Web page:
Get Involved
About Us
Our Members

Korean Ginseng May Improve Cognitive Function and Fatigue of Adults Who Perform Full-Time Computer Work 


Reviewed: Mariage PA, Hovhannisyan A, Panossian AG. Efficacy of Panax ginseng Meyer herbal preparation HRG80 in preventing and mitigating stress-induced failure of cognitive functions in healthy subjects: A pilot, randomized, double-blind, placebo-controlled crossover trial. Pharmaceuticals. March 29, 2020;13(4):57. doi: 10.3390/ph13040057.

The purpose of this three-arm, randomized, double-blind, placebo-controlled crossover study was to assess the safety and efficacy of two standardized Asian ginseng (Panax ginseng, Araliaceae) preparations in reducing symptoms of occupational stress such as fatigue, impaired memory, difficulty with concentration, and attention deficit in healthy adults.

The authors recruited healthy men and women (N = 50, aged 18-65 years) who performed full-time work as teleoperators or in information technology with work-related stress and fatigue. All participants had occupational stress beyond normal limits according to the Perceived Stress Scale (PSS), but none were categorized as having pathological stress. Exclusion criteria included use of over-the-counter medications or dietary supplements that may impact cognitive function, consumption of more than one cup of coffee (Coffea spp., Rubiaceae) daily, allergy to ginseng (Panax spp.) preparations, or “any other condition that precluded participation according to the judgement of the investigator.”

The two ginseng preparations used were red* Asian ginseng (RG) root powder (HRG80™; Botalys SA; Ath, Belgium) capsules and white Asian ginseng (WG) root powder capsules (Arkopharma Laboratories; Carros, France). The 418-mg RG capsules contained 209 mg powdered Asian ginseng root and 209 mg of inactive excipient rice (Oryza sativa, Poaceae) flour and were standardized to contain 31.7 mg ginsenosides (including 25.9 mg “rare ginsenosides”). The 384-mg WG capsules contained 384 mg Asian ginseng root powder with 9.9 mg ginsenosides (including 3.056 mg “rare ginsenosides”).

Participants were randomly assigned to one of three groups: RG (n = 17), WG (n = 16), or placebo (n = 17) capsules, which contained 418 mg of brown sugar (Saccharum officinarum, Poaceae) and rice flour. According to the authors, the capsules’ appearance, taste, smell, and color were similar and indistinguishable. The participants were instructed to take two capsules once per day with water for two weeks. Compliance was self-reported and measured via pill count.

The primary outcome measure was the error-rate score on the d2 Test of Attention, which is used to assess selective attention, sustained attention, and visual-scanning speed. Secondary outcome measures were the PSS score, which is used to assess perceived stress levels, and the verbal memory accuracy score on the Computerized Memory Flow Level 2 test (MT), which is used to assess cognitive functions (learning, memory, and attention). Assessments were made daily before work and at the end of each eight-hour workday for two weeks. There was a 12-day washout period, and then participants were crossed over to an alternate treatment. All participants received all three treatments each for two weeks with a 12-day washout period between each treatment.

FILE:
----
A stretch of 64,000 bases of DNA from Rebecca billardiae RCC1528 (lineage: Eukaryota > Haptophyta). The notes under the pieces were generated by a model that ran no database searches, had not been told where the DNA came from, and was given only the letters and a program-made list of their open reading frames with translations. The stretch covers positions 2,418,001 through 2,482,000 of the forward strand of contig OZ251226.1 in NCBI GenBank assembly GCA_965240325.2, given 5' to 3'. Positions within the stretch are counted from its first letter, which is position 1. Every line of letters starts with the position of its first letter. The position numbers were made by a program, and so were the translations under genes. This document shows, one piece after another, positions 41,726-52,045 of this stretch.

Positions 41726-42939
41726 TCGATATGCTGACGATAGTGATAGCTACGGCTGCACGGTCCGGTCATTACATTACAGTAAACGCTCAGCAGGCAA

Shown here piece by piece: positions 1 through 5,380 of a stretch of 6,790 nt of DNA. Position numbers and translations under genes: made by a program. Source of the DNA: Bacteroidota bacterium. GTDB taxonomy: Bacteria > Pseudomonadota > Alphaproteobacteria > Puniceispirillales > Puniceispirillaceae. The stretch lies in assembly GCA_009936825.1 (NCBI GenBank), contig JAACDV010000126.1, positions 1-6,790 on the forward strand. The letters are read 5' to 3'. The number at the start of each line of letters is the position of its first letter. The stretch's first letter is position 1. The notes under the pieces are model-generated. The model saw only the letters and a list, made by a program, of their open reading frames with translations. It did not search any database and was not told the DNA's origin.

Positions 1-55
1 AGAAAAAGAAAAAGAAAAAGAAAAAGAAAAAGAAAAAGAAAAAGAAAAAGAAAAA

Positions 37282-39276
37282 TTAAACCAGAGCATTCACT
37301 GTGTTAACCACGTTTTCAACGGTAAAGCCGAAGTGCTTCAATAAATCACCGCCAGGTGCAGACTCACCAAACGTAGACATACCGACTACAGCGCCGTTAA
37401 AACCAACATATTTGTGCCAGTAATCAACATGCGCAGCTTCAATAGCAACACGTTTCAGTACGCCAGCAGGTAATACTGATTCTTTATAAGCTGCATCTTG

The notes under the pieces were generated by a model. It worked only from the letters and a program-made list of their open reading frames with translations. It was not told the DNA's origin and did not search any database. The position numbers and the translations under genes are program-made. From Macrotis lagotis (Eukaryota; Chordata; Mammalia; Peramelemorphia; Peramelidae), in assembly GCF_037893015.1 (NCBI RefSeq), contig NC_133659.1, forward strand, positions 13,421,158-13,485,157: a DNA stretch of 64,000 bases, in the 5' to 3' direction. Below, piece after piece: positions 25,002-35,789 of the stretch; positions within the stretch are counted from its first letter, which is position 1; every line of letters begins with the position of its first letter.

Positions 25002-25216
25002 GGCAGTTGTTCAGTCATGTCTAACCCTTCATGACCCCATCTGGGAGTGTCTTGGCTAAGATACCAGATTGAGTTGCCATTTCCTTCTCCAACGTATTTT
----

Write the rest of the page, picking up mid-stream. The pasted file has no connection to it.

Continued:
In the placebo group, the error rate on the d2 attention test was significantly increased at the end of a stressful workday. At the end of the workday, the d2 error rate in the RG group was significantly decreased compared with placebo and WG groups (P < 0.0001 for both). The d2 error rate in the WG group was not significantly different than the error rate in the placebo group at the end of the workday. The MT accuracy score significantly decreased from the beginning of the day to end of day in the placebo group (P < 0.05), but not the RG and WG groups, and there was no significant difference between ginseng groups.

PSS scores were significantly increased at end of day in the placebo group (P < 0.05), but PSS scores decreased significantly in the RG and WG groups (P < 0.0001 for both). The RG treatment was significantly more beneficial than WG on the PSS. Adverse events were not statistically different between groups.

The authors concluded that the RG preparation was superior to WG and placebo in improving attention, memory, and perceived stress after single and repeated administration for two weeks in healthy stressed people, and RG may be beneficial as a treatment for mental fatigue. These findings may in part be due to the differences in the chemical composition between the two ginseng preparations, and the higher ginsenoside intake overall using RG. The authors acknowledge that the findings need to be confirmed with a larger population and for a longer duration.